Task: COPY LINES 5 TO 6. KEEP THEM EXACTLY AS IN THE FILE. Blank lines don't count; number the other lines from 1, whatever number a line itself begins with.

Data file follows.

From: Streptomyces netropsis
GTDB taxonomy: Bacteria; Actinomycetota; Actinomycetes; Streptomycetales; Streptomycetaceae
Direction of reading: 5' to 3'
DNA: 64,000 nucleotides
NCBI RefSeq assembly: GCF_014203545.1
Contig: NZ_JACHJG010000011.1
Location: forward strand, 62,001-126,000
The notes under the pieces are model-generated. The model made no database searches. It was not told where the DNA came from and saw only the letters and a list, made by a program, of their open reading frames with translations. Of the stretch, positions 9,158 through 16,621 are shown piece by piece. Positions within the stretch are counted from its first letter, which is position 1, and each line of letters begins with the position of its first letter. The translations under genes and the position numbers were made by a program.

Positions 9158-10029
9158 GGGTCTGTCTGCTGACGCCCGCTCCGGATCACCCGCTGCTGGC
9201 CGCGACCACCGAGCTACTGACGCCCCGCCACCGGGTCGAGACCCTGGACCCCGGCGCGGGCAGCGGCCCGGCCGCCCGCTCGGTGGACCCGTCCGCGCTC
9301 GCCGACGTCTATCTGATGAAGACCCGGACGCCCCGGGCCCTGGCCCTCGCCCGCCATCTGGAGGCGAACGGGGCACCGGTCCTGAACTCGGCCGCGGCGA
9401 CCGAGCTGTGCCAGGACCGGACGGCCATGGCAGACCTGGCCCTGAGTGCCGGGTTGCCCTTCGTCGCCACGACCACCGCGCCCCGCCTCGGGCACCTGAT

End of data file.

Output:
NCBI RefSeq assembly: GCF_014203545.1
Contig: NZ_JACHJG010000011.1